Meanwhile, there are mere minutes left on the timer. We skip ahead to meet another new character.
Back inside, WV has decided it’s time to leave. In fine adventure gaming tradition, trying to exit causes a metal grate to block the ladder hatch. WV uses a touch screen menu to access other parts of the facility. One room is locked, but a room indicated by some interlocked triangles is available. We’re about to learn the fine art of appearifying.
Is appearify a word that WV just made up? Think about it. It’s in the caption; he’d have no way of knowing the official terminology. Or is this word being communicated to us by someone else, a narrator perhaps.
Anyway, he appearifies a pumpkin. Pumpkins are the easiest things to work with in terms of materializing and dematerializing, as we have since learned.
Appearifying seems more complicated than alchemizing, in my estimation. It involves determining coordinates in both space and time. Fortunately, WV has a gift for judging distance. He is able to use the appearifier to retrieve his stuff. We establish that appearifiers cannot deappearify things, that would be too complicated, obviously. He uses his trusty “knife” to carve open the pumpkin and eat the innards but the narrator spares us the sight of this. WV is so good at this point that he’s able to rescue the firefly from the amber.
He then attempts to obtain the rotten pumpkin that “disappeared” after he was first introduced, and we see what happens when you try to use an appearifier to create a paradox.
Among WV’s many talents is an ability to translate Morse code on sight. Serenity uses it to tell WV to stop fooling around and get out before the timer finishes counting down. He uses the appearifier to remove the grate and attempts to make his escape, to no avail. The comic attempts to leave us with a 5X cliffhanger combo but it doesn’t go. It looks at though we have no choice but to do it. We are making this happen.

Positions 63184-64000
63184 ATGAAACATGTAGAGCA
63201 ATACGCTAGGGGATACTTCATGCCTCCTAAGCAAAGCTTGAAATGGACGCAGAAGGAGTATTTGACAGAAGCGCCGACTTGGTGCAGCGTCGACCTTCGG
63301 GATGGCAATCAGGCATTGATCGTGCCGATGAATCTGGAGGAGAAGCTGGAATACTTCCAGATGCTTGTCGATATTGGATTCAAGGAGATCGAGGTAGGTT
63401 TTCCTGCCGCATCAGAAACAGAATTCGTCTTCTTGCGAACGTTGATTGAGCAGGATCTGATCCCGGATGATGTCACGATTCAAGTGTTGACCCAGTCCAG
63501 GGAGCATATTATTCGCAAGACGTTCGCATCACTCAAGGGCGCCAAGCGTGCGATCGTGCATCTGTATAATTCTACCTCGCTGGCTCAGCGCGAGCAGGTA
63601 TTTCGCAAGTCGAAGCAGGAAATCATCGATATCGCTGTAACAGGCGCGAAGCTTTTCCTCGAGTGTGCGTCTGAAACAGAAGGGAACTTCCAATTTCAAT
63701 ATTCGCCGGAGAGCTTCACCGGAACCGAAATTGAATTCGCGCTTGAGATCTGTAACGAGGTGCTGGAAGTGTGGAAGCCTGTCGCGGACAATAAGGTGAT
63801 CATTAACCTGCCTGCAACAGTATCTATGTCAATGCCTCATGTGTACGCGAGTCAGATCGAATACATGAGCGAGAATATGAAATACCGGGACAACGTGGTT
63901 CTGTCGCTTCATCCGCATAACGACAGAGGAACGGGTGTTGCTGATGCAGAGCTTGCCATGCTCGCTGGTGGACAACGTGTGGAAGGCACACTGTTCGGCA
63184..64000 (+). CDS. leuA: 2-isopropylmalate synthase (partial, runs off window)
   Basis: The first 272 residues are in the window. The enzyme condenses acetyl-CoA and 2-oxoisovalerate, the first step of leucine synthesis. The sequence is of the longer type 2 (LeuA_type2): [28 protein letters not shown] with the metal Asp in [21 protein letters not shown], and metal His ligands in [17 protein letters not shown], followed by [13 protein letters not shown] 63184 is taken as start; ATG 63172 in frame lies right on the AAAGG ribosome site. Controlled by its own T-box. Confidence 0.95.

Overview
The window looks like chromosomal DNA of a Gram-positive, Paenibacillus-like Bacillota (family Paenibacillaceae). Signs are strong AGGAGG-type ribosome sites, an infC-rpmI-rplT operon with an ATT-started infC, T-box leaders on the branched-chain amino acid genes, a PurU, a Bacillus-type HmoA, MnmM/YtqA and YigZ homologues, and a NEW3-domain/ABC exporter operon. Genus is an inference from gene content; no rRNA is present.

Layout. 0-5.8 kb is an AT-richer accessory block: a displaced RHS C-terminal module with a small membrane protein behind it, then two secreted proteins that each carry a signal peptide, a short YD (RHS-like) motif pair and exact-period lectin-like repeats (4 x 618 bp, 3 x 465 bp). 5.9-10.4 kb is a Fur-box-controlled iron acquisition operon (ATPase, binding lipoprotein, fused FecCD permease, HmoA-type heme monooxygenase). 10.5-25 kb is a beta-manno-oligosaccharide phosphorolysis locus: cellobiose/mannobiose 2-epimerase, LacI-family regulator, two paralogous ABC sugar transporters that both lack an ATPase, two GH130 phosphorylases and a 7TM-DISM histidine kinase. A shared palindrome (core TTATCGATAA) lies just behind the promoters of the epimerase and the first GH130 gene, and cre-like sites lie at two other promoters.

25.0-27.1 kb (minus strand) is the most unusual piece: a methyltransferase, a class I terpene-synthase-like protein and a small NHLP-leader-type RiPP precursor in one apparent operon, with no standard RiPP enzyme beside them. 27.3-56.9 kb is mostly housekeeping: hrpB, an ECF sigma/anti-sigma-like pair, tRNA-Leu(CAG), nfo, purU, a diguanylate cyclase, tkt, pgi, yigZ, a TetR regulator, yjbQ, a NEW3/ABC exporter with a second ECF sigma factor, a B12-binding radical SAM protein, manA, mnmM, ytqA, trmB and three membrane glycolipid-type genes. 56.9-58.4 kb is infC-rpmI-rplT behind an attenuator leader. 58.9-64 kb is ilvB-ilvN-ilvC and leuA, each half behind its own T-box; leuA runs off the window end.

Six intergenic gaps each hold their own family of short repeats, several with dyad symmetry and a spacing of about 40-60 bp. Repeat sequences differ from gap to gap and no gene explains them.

The song here is “Explore”, one of my favorites. This animation is also one of my favorites. It’s the first time we see the scope of this story that spans time and space. First off we establish that the facility WV has been messing around in is on the site of Rose’s house (note the wizard hand), which means that the barren wasteland outside is Earth. Next we learn that it didn’t take many years after John’s house was destroyed for the planet to be reduced to this stage. A tree, reminiscent of the one that allowed John entry into the Medium, grows on the site of his house and sprouts a metal pod with the Sburb symbol that the Peregrine Mendicant is approaching. The action travels back in time to show one of the spirographs we’ve been seeing around, notably during the Sburb download sequence and in animations of Skaia, send a meteor towards Earth. This is the first direct confirmation we get that the meteors aren’t just coincident with the release of Sburb, but directly tied to it. A frog temple is built on the site of the meteor impact, beside a volcano, the pterodactyl flying overhead is a nice touch. We then go back to the characters we know, connecting their actions with everything we just saw. Furthermore, this is the first time we get a proper look at Bro. Finally, WV touches down at the frog temple and walks outside to explore.
Phew, that was a lot. But it’s the end of Act 2.
And also the end of this session. Join me next time when we finally get a look at our fourth Sburb player.